'The study of these petroglyphs is very important - modern methods help find new important details of the compositions, and new figures. 

'More interestingly,  absolutely new engraving areas, not spotted before, are being found. 

'Earlier, they were probably covered with lichens or located too high to see them.

Bull engraving


Bull engraving

Engraving of the wild bull-aurochs, now extinct in this area, dated allegedly as 5,000 years old. 

The research can be hazardous and ‘risky’, she said. 

'Scientists sail in boats close to the rocks, clean the surface…and standing in the boat take pictures…’

'It is never easy when pictures are made from the ground, let alone taking them from a shaking boat.’

Significant fluctuations in the water level - by as much as six metres -  mean that the experts can sometimes see rock art emerging from the depths, but also notice petroglyphs higher up cliff faces. 

'We have spotted a  number of very interesting multi-figured compositions,’ she revealed.

Wild animals in pairs


Wild animals in pairs - detail

Large multi-figure composition in Ust-Tuba.

Advances in technology, not least photography, mean the previously-known images can be looked at afresh with far more detail recorded and understood. 

'We find new features in the style and technique of drawing,’ said the archeologist. 

'Every detail is important - how the eye is located, the way the hooves are drawn, in order to distinguish the style or hand of the master.’

Scanning the rock faces from the water using binoculars, the scientists have found many new petroglyphs. 

Before the flood 'it was impossible to see them from the shore’.

She revealed: ‘We made the great discoveries. On the rocks of Oglachty a whole new site was found.

'One of the brightest finds here is (rock art) depicting Argali (mountain sheep), а, and wild bulls.'

Wild boar

Wild boar from Ust-Tuba.

The image of the wild sheep squaring up is seen as unique.

'In Ust-Tuba, we managed to find an image of a bird - not previously known among the ancient petroglyphs of the Yenisei area, but well-documented among similar images in the Mongolian Altai Mountains. 

'A real success was the discovery in the Ust-Tuba large multi-figure compositions, where all the animals are presented in pairs - wild bulls, sheep, goats, horses, deer, elk, and wild boars ... 

'Many images here are engraved and polished.’

Most of these are impossible to reach, which means close up copying is not possible. 

Sheep scene

The image of the wild sheep squaring up is seen as unique.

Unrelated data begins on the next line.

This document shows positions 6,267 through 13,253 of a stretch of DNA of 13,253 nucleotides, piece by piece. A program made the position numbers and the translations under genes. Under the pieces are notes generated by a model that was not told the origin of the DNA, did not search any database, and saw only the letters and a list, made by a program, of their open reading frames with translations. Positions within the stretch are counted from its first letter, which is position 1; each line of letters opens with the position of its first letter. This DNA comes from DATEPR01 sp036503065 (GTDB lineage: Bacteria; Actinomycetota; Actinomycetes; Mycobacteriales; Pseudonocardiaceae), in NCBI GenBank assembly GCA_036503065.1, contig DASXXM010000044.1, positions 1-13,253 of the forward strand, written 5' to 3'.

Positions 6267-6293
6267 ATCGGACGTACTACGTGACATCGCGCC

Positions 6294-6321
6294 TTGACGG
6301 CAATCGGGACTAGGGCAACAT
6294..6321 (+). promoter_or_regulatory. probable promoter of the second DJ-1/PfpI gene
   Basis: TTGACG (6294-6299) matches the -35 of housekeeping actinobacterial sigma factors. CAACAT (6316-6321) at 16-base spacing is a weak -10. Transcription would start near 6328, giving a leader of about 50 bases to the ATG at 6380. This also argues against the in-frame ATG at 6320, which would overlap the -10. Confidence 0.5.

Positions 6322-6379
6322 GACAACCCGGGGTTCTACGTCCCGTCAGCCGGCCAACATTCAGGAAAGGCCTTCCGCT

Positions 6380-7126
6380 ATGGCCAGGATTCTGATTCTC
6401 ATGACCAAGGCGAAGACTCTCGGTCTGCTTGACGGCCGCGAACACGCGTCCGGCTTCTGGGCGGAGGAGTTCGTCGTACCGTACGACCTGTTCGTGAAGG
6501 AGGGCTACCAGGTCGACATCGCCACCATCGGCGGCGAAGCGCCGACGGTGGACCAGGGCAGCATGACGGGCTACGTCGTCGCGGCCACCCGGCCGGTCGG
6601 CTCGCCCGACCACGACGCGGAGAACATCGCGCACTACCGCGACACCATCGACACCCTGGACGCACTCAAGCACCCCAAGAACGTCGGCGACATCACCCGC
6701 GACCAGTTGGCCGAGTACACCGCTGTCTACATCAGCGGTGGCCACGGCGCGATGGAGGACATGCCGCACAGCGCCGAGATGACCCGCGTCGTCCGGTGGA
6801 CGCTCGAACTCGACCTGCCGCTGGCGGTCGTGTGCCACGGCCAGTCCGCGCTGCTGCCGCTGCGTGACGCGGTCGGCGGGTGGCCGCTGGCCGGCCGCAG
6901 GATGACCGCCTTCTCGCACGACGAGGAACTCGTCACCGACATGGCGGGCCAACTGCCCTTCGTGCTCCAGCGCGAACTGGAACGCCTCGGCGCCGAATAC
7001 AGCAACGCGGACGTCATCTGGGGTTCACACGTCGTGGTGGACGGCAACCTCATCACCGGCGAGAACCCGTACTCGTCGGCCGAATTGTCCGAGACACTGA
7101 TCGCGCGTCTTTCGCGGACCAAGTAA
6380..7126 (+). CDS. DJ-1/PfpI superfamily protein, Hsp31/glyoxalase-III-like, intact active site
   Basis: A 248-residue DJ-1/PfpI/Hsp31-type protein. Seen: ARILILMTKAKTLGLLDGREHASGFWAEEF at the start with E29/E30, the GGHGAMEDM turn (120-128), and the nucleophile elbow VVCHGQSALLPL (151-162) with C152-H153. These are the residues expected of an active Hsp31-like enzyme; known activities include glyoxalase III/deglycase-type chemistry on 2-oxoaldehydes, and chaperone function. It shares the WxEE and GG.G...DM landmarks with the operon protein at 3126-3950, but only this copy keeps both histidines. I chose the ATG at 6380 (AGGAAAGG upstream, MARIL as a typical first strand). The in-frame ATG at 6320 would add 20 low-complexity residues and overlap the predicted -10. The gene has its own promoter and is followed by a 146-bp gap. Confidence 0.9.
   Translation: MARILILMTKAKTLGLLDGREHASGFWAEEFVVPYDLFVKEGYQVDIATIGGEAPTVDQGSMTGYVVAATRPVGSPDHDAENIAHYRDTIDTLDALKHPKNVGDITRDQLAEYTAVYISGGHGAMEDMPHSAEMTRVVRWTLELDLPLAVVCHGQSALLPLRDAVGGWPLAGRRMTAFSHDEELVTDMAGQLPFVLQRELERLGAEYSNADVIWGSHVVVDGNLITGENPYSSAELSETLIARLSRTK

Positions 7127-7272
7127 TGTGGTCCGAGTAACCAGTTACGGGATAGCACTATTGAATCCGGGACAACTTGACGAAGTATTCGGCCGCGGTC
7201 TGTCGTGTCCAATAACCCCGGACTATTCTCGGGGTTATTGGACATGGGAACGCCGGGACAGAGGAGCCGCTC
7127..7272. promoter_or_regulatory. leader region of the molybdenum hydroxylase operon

'The only way to study them was to photograph them from the boat, using full-matrix camera and telephoto lens,’ she said. 

'At least we can see the basic details of the drawings,’ she said. 'All the animals are wild. 

'Many of those engraved on the rocks do not live in these places any longer: some have become extinct, others have changed their habitats. 

'All of these drawings are clear witnesses of a different nature and landscape (compared with the time when they were made).’

Wild horse on Ust-Tuba


Wild horse

Images of wild horses now extinct in this area.

She admitted: 'Scientists do not know how to accurately date these images. 

'It is clear only that they go far back. The earliest known and accurately dated petroglyphs in the Yenisei area are three to four thousand years old, but these are definitely older. 

'Yet there are no archaeological anchorages. The best possible solution is to analyse the species and link them to some climatic period.’

So the question remains: if these petroglyphs - circa 5,000 years old -  are unreachable for modern man, and visible only by boat on an artificial reservoir,  how were they drawn by prehistoric artists? 

How did ancient man clamber to his canvas? 

The rocks here are sandstones, siltstones, tuffites, limestones, and dolomites.

Moose on Oglakhty

Image of a moose found close to the shore in Oglakhty. 

She believes that thousands of years ago, these sites were easier to reach. 

‘When the artists made the drawings, the configuration of the slopes and the rocks themselves was different,’ she said.

'There were some ledges on which the artist could stand. 

'And below there were other levels of rocks located as steps. 

'Since it was very long ago - at least 5,000 years - there have been changes at the geological structures. 

'The lower tiers collapsed, exposing new rocky surfaces on which artists of subsequent epochs applied images.’

Comments (1)

I think the petrographs are at least 50,000 to 200,000 and connected to the megalithic builders of the area. Might be the desendants of them after a war(s), climate change, or other disasters caused the people to move and want to leave records of their travels. It bothers me when "scientists' put such recent dates on rock carvings--They need to find better ways of dating them--by animal species might be one way. Ones that look similar in art style to these are found all over, Mongolia, and the US West--now if we could only find a key to correctly decipher them.
Vickey Brickle, Greenville, SC, USA
29/06/2018 06:11